This article describes steps to control your color profiles from input to output. For more detailed information and custom profiles, please contact Scott Martin at*

Inconsistent color


Monitor: Monitor calibration tool (ColorVision Spyder, Monaco, GretagMacbeth, etc.) or a custom profile for your monitor brand/type (created by a third party).
Printer: Printer calibration tool or a custom profile from the printer manufacturer.
Computer: Running Darkroom software.


Each digital device uses a color profile. When you take a picture with your camera, it applies a color profile (usually sRGB) to your image. Your monitor should have the correct color profile for that make and model to ensure consistency. You can set the color space per catalog in ExpressDigital software (default is to use the color space embedded in the image). When printing, you should apply a color profile specific to your printer and paper you’re using. The following text describes each stage of your color space environment.

Most cameras capture images in the sRGB color space. Some models are able to choose Adobe RGB 1998. Please refer to your camera’s literature for this feature availability/configuration.

Display – Monitor
Monitor profiles can be set in Windows by right-clicking on your desktop and selecting Properties -> Settings -> Advanced -> Color Management. Monitor calibration tools can be purchased
and used to create a profile specific to your monitor.

Color Space – Importing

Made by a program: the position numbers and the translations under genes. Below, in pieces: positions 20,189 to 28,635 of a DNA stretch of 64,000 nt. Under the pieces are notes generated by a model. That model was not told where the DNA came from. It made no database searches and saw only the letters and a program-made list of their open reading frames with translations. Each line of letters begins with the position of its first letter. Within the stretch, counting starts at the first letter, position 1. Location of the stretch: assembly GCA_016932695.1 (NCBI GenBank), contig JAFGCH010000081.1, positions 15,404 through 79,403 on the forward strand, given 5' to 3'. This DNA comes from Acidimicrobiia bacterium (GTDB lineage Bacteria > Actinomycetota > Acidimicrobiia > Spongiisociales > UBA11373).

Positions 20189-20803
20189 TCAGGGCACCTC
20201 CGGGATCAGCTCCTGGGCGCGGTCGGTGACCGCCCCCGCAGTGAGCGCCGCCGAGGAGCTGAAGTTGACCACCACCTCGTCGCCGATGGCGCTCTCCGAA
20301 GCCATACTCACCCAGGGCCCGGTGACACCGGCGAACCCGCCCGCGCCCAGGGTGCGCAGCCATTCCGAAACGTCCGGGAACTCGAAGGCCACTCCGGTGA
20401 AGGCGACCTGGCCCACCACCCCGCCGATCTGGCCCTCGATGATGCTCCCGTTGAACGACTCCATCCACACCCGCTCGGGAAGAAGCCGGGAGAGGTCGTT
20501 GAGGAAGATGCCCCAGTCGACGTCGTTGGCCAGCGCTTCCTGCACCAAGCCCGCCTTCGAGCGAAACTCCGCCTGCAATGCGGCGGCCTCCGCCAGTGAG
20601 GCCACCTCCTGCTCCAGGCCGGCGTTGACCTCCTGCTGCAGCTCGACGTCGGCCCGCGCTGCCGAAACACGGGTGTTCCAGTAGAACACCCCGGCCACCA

After importing images into a catalog, users can go to the PhotoWorkshop and select the Color Balance tab. Here, click on the Color Profile tool and select your desired colorspace profile. The choices are Automatic (retains the image’s current color profile), None (ignores the image’s current color profile), Adobe RGB (applies Adobe RGB.icc profile), and Custom (user defined profile).
You can apply this setting to all images in the current catalog by clicking Attributes -> Save to -> Catalog Default.

Color profiles should be applied to printers as well. Some printer manufacturers have created profiles to match specific models and paper characteristics. Color profile companies can create a printer color profile for you. Most will request that you print a certain image (configuration image supplied by the profile company) and mail it to them. They will scan the print and create a profile to your exact circumstances.

It is also possible to purchase the necessary configuration tools and create profiles yourself. This may be cost effective if you have several different printers using a dozen different paper surfaces.

For more detailed information please contact Scott Martin at